If it isn't evident by this point, my father is a hero of mine. He has overcome extreme adversity, managed to hold down several jobs at once, and raise three kids with my mother.
My father has taught me when to fight and when you don't.
He taught me that Hitchcock is a master of using color.
He taught me that sometimes you have to lose in order to win.
He taught me that you never, ever, hit a woman.
He taught me that brains is more important than brawn.
My father taught me that all of our experiences are what make us who we are. Never deny who you are for others.
He taught me that when my children are born I need to take some time away from work and just bask in them.
He taught me that secret conferences are great.
He taught me you have to be a magician in order to be a parent.
He taught me that you can be a parent and love your kids, but you should never forget the mother of your children.
I love my father very much, because he has taught me that you can remain a man but still have emotions.
My father has prepared me as well as he can to be a dad. I stand now on the precipice of fatherhood. Even as I finish writing this, my wife has started the labor process (relax, she's right next to me and ok with me writing).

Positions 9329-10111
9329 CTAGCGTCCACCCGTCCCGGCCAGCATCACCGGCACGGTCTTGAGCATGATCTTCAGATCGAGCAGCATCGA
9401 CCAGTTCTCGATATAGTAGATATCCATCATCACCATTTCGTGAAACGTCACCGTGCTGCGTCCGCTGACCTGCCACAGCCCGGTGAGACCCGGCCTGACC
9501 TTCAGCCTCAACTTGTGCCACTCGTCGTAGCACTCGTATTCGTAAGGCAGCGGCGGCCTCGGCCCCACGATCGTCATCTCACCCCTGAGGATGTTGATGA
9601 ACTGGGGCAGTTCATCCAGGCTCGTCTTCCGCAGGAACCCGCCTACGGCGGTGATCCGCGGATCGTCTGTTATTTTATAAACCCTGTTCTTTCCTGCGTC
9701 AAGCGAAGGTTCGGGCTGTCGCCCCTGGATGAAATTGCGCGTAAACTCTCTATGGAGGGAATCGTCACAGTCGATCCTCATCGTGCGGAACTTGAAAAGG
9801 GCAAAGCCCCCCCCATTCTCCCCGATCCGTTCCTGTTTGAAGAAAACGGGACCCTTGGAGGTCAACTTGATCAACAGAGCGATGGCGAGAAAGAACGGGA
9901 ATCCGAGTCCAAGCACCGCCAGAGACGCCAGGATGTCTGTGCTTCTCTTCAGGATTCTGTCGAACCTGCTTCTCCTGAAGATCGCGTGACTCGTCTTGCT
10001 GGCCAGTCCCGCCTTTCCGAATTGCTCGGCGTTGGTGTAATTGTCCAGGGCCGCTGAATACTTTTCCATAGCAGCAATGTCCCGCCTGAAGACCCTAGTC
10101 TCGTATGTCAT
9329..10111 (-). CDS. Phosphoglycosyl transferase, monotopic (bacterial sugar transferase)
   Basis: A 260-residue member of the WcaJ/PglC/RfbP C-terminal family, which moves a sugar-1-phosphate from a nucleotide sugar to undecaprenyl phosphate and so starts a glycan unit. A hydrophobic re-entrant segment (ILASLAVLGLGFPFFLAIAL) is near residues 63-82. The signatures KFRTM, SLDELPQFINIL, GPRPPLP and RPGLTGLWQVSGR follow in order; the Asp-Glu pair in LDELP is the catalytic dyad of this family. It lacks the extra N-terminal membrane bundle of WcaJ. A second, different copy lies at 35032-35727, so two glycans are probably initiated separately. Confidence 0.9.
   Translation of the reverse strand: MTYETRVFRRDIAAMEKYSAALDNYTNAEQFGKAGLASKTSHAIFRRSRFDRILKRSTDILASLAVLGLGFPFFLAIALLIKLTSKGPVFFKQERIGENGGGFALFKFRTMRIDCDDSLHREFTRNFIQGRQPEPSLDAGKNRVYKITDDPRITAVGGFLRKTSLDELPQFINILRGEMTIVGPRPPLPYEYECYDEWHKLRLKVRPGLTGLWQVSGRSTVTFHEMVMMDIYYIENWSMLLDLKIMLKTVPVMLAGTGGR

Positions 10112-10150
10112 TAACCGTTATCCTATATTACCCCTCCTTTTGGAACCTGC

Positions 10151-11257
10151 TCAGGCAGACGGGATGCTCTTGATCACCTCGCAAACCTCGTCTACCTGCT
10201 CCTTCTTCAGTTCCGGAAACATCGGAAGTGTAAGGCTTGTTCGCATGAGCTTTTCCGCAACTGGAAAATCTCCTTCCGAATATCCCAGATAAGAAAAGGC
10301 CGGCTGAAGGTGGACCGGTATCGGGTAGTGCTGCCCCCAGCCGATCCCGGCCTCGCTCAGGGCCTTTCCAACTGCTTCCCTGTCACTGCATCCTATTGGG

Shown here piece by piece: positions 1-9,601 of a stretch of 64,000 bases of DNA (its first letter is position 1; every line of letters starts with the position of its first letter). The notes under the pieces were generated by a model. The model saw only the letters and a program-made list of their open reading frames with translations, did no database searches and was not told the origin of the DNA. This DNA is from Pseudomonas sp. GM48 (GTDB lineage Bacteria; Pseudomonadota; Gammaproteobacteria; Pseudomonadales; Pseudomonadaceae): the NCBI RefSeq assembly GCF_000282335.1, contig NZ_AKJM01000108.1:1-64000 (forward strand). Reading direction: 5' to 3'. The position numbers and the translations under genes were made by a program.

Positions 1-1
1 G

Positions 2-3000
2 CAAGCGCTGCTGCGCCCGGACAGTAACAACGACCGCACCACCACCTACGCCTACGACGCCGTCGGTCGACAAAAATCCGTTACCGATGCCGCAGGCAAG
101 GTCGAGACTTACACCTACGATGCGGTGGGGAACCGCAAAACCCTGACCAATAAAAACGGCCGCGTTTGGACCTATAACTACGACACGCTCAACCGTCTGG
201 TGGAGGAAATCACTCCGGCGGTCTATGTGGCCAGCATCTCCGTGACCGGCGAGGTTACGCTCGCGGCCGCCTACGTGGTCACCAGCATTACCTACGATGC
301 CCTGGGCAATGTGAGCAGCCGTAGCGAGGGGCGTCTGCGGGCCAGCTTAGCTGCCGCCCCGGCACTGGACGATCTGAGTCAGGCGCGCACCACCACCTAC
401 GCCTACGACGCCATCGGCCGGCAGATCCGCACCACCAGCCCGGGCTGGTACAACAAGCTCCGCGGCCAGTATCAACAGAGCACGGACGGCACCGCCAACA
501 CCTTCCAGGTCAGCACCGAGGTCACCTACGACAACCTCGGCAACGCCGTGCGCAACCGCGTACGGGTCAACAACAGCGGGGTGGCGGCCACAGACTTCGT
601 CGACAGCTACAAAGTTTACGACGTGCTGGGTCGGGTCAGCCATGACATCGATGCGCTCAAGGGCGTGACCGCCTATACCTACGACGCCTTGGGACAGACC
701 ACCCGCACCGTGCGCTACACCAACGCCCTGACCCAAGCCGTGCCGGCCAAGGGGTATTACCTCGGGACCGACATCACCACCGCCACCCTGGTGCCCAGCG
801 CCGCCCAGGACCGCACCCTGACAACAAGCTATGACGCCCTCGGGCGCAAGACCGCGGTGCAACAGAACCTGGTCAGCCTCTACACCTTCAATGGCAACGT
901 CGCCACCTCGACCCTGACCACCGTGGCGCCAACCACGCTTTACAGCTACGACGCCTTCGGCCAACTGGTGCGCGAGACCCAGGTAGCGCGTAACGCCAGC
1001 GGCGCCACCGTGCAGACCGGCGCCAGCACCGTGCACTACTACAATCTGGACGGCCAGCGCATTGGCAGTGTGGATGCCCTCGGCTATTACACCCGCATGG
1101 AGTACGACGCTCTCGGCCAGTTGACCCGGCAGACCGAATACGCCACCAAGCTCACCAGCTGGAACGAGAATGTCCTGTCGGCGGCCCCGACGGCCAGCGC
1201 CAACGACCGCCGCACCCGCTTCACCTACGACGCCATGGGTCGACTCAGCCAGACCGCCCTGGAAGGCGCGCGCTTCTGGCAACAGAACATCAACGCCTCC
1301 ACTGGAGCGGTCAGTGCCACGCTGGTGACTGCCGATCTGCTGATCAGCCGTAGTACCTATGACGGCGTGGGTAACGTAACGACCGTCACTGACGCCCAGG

That would be the one thing I have not truly been talking about: I am about to be a father myself (props to Margaret for being the only person to actually guess it).
That's why I'm so grateful to my father. As I am about to become a father, I can look to how my father raised me to see how I should raise my own son.
So, to you my dad, Happy Father's Day. I'm grateful for everything you've ever taught me. I look forward to you, me, and my son going to the movies together.
If you're a father reading this, then I hope you have a great (other sort of made-up) holiday as well.